First a definition. Let $P = P(E,R)$ be a quadratic operad, with generators $E$ (f.gen. s.t. $E(0) = 0$) and $R \subset E \circ E$ quadratic relations. Let $P^{(r)}(n)$ be the subspace of operations of weight $r$, where $E$ is of weight $1$. There is a generating series, aka Hilbert-Poincaré series: $$f^P(x,y) = \sum_{r \ge 0, n \ge 1} \frac{\dim P^{(r)}(n)}{n!} y^r x^n.$$

The theorem states that if $P$ is Koszul, with dual $P^!$, then there is a functional equation: $$f^{P^!}(f^P(x,y),-y) = x.$$

Remark: as Nicholas Kuhn explained, this equality follows from the acyclicity of the Koszul complex, the product $P^¡ \circ P$ with the Koszul differential.

$\newcommand{\Com}{\mathsf{Com}}\newcommand{\Lie}{\mathsf{Lie}}$ Apply this to $P = \Lie$, $P^! = \Com$. It's well-known that $\Com(n) = \Com^{(n-1)}(n)$ is of dimension $1$ for $n \ge 1$, while $\Lie(n) = \Lie^{(n-1)}(n)$ is of dimension $(n-1)!$ for $n \ge 1$. So in particular you get \begin{align} f^\Com(x,1) & = \sum_{n \ge 1} \frac{x^n}{n!} = \exp(x) - 1,\\ f^\Lie(x,-1) & = \sum_{n \ge 1} \frac{(-1)^{n-1} x^n}{n} = \ln(1+x) \end{align}

Apply the functional equation to $y = -1$ and you get $\exp(\ln(1-x))-1=x$.

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Yes. (Mathoverflow won't let me make this my total answer, so ...)

Koszul duality says that a certain chain complex of graded vector spaces is acyclic. Thus the alternating sum of the Poincare series gives $z$.

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    $\begingroup$ Thanks! I don't have a very firm grasp on Koszul duality, so I wonder if you could spell out which statement of Koszul duality you're using and which complex it says is acyclic. I was trying to do something with the free commutative algebra / free Lie algebra functors, but it sounds like that was the wrong approach. $\endgroup$ – Tim Campion Sep 14 '18 at 0:41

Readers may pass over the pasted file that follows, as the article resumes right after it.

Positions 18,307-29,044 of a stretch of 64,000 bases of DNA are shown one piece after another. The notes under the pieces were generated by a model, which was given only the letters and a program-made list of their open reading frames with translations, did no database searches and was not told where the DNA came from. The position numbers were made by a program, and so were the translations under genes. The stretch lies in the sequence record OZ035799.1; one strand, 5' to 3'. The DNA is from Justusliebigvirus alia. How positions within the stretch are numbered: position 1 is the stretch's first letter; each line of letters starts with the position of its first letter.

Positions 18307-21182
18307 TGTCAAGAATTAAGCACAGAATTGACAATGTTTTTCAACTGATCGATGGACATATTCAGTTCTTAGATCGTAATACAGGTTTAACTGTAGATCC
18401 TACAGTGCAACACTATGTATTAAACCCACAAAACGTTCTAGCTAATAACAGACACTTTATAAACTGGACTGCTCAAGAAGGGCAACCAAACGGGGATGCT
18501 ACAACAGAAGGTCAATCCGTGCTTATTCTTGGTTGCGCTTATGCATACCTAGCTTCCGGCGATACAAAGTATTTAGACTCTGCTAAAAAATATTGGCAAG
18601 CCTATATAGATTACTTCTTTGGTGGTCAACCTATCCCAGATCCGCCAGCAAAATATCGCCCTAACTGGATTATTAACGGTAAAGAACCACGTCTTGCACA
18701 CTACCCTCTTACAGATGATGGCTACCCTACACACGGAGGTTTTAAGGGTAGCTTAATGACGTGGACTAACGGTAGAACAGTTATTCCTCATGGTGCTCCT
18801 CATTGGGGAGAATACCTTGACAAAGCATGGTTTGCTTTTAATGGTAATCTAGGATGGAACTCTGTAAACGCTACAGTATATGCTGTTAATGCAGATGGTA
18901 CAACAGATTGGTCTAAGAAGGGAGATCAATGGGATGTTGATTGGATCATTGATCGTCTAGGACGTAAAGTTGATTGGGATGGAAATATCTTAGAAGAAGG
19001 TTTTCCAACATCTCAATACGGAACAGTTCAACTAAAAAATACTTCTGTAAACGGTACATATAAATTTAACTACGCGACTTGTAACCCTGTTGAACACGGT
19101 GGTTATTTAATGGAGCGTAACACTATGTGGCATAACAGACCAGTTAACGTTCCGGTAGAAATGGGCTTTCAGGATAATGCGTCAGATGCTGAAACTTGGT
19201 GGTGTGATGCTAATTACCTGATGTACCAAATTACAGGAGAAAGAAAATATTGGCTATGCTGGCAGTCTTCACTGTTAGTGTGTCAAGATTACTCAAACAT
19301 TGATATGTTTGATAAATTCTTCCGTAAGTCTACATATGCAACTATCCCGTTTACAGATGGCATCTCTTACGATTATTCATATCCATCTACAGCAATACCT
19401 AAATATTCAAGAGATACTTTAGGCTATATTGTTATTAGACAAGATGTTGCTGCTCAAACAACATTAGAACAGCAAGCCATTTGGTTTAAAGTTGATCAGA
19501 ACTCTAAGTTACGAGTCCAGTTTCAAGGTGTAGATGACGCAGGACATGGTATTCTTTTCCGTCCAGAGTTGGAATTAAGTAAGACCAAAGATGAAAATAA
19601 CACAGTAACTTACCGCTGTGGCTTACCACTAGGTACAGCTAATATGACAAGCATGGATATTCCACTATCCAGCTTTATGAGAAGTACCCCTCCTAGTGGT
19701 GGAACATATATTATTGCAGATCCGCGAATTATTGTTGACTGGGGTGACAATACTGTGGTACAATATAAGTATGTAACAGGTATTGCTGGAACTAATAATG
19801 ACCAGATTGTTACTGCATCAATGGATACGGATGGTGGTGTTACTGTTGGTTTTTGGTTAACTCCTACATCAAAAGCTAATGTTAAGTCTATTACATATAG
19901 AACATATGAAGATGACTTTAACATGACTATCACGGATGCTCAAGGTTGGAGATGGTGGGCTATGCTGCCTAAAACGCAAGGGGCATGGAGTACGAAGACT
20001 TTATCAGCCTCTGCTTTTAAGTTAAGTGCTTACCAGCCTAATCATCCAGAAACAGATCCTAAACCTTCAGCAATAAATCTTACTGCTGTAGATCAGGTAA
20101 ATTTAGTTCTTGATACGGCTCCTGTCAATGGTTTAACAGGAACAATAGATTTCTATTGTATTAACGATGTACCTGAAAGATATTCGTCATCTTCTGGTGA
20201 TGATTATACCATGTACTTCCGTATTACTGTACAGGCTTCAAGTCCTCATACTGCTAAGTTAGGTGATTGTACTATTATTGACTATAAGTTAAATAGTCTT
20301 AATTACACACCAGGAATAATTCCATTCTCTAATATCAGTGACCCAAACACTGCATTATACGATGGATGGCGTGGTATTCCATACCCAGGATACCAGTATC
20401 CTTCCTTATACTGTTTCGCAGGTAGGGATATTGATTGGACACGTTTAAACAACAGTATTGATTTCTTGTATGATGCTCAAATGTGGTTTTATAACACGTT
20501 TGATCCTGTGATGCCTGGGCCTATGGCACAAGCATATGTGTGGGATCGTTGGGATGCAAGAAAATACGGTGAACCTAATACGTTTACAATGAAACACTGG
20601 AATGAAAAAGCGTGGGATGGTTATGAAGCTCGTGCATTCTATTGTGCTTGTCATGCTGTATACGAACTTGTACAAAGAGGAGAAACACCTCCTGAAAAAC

• $\begingroup$ That's about right, the complex is $Com \circ sLie$ (or also the opposite direction) in the category of symmetric sequences. The $s$ stands for a shift and twisting by sign. You can see Loday and Valette's book for details. $\endgroup$ – Phil Tosteson Sep 14 '18 at 1:05
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    $\begingroup$ Alternately, the operadic bar construction categorifies the Taylor expansion of inverse power series in the same way that the usual (reduced) bar construction categorifies the geometric series expansion. $\endgroup$ – Phil Tosteson Sep 14 '18 at 1:11
  • $\begingroup$ @PhilTosteson Thanks! I'm not familiar with how the usual bar construction categorifies the geometric series expansion. Could you explain? I think an explanation along those lines would make a great answer, actually. Especially because the one description of Koszul duality that I think I've started to grasp is in terms of the operadic bar construction. $\endgroup$ – Tim Campion Sep 14 '18 at 2:06
  • $\begingroup$ In particular, I'm still a bit confused because in the $Comm / Lie$ case it looks like I need to insert a sign on just one series, while in the $Ass$ case I need a sign on both copies of the series. So it's still not clear to me what the general statement even is. $\endgroup$ – Tim Campion Sep 14 '18 at 2:12